58. 58. •  It s possible to converge in under one second using any protocol, with the right network design •  IP-FRR reduces convergence time to 10’s of micro-seconds •  Rules of Thumb:   More aggregation tends towards better performance for EIGRP   Less aggregation tends towards better performance for Link State protocols   If you re going to use link state protocols, tune the timers; but if you tune the timers, be careful with HA features, like GR/NSF©2012 Cisco Systems Inc. All rights reserved. 58
  59. 59. Design and Topology Considerations©2012 Cisco Systems Inc. All rights reserved. 59
  60. 60. For Your Reference •  State Full Mesh •  Hierarchy and Aggregation •  Hub and Spoke •  DMVPN©2012 Cisco Systems Inc. All rights reserved. 60
  61. 61. •  Full mesh topologies are complex: 2 routers = 1 link 3 routers = 3 links 4 routers = 6 links 5 routers = 10 links 6 routers = 15 links … Links - 1 •  Adjacencies = Links •  2©2012 Cisco Systems Inc. All rights reserved. 61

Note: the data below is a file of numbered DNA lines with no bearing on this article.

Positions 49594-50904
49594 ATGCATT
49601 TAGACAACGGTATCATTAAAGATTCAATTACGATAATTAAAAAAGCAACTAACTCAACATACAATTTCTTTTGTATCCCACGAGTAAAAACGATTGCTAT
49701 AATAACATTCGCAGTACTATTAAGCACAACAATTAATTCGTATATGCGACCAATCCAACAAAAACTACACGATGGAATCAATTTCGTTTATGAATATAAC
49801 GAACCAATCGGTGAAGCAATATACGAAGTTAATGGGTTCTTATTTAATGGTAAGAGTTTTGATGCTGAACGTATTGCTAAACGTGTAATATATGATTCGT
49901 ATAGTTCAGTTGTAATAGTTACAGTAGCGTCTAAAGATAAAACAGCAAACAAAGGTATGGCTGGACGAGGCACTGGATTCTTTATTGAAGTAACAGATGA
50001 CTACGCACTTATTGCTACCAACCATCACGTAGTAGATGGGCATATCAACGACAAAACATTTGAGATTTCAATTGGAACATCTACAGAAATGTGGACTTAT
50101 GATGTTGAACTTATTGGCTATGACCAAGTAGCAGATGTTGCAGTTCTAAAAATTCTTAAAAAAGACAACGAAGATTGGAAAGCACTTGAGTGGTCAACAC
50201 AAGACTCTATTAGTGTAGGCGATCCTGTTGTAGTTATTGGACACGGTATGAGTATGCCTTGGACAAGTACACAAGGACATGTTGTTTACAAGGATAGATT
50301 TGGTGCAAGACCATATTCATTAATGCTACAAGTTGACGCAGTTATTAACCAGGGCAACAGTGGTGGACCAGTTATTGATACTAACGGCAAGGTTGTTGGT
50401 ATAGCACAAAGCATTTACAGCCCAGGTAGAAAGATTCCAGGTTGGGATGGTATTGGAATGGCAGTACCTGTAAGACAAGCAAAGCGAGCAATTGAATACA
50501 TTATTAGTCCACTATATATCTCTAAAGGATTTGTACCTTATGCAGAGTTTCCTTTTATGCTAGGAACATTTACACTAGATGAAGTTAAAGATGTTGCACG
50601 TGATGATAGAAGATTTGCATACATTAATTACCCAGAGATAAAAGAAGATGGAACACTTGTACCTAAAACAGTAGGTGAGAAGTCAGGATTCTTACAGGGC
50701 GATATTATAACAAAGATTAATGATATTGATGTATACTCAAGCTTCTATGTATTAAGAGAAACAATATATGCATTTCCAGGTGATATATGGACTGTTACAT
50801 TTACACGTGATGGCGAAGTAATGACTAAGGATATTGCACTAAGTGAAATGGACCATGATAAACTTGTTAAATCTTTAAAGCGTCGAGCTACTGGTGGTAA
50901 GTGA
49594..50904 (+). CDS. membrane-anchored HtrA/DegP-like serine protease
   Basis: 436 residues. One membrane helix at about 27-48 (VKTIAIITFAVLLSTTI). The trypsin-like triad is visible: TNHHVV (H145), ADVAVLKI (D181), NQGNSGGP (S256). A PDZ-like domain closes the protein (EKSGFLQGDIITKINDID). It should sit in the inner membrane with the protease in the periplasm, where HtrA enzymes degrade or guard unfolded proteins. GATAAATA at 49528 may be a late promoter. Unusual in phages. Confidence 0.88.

62. 62. •  Flooding routing information through a full mesh topology is also complicated •  Each router will, with optimal timing, receive at least one copy of every new piece of information from each neighbor on the full mesh •  There are some techniques you can use to reduce the amount of flooding in a full mesh New Information©2012 Cisco Systems Inc. All rights reserved. 62
  63. 63. •  OSPF and IS-IS can both use mesh groups to reduce the flooding in a full mesh network •  Mesh groups are manually configured designated routers on the full mesh •  Any LSPs received will not be retransmitted back out any other interface on the router in the same mesh-group •  This will reduce the number of times information is flooded over a full mesh topology •  This isn’t a commonly used configuration on each serial interface:" interface serial x" ip ospf database-filter all out" or:" isis mesh-group 1"©2012 Cisco Systems Inc. All rights reserved. 63